Medicare deaths, length of stay and costs decrease over past 15 years

According to a new study in the Journal of the American Medical Association, over the last 15 years the number of deaths, hospital stays and healthcare costs decreased among older Americans on Medicare.

"Although our health care system has its failings, we are making remarkable progress," said Dr. Harlan Krumholz, the study's lead author from Yale University in New Haven, Connecticut.

"People are much better off today than they were 15 years ago," he told Reuters Health in an email. Researchers used data on over 68 million people on Medicare, the U.S. health insurance for the elderly and disabled.  In particular the study found:

  • Deaths from any cause fell among Medicare beneficiares from 5.3 to 4.45 percent between 1999 and 2013.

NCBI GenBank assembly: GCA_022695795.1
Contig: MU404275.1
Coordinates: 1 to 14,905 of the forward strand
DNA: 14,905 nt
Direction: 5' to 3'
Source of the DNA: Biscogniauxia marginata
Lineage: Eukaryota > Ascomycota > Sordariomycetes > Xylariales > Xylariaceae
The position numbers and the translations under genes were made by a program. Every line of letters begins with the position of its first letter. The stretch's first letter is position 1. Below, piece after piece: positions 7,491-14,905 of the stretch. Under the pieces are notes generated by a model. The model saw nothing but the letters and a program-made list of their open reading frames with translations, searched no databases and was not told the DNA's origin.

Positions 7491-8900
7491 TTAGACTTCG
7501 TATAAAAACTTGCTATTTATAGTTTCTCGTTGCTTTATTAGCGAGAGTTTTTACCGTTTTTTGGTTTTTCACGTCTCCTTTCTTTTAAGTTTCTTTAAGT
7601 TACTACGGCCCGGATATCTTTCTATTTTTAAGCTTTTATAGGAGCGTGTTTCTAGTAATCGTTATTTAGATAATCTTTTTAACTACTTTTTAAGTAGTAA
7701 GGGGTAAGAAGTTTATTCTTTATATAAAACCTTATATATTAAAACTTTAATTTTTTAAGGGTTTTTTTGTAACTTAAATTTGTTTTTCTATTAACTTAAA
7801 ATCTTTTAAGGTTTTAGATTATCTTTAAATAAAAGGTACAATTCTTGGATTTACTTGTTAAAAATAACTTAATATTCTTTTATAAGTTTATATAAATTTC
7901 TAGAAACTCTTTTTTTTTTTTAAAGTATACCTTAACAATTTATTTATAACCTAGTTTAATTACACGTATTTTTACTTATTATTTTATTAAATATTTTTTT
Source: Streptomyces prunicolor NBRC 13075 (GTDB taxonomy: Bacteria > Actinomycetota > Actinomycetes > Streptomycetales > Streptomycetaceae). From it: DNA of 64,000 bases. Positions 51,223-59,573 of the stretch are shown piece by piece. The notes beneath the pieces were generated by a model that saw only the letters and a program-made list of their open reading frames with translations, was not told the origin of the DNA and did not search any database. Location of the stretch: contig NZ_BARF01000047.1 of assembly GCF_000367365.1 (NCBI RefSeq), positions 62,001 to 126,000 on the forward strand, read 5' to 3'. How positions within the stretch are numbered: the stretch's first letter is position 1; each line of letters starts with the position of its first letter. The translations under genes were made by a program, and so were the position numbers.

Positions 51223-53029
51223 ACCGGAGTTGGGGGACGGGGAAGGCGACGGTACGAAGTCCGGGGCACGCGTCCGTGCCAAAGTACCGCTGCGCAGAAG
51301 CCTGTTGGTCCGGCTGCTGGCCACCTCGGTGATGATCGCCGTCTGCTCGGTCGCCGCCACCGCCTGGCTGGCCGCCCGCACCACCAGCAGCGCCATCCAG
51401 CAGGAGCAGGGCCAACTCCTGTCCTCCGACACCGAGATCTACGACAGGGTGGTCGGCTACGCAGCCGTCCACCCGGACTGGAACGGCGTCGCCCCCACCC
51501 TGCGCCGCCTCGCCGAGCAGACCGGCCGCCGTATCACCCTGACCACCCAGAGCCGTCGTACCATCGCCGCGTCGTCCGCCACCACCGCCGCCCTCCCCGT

• The number of hospital stays per 100,000 people per year fell by 8,344 between 1999 and 2013.
  • The amount of money spent on care among those beneficiaries in hospitals fell by nearly $500 per beneficiary during that time.

Hospitalizations and costs during the last six months of life also fell among those beneficiaries on traditional Medicare, the researchers report in JAMA.  "The improvement in hospitalization rates represents millions of people not hospitalized in 2013 compared with what would have been had the rate from 1999 not decreased," Krumholz said. "And then among the smaller number being hospitalized, we found marked improvements in outcomes."

The study's findings varied depending on what region of the country the researchers looked at, but they note that the worst-performing regions in 2013 were performing better than the best-performing regions in 1999.

 Reuters, JAMA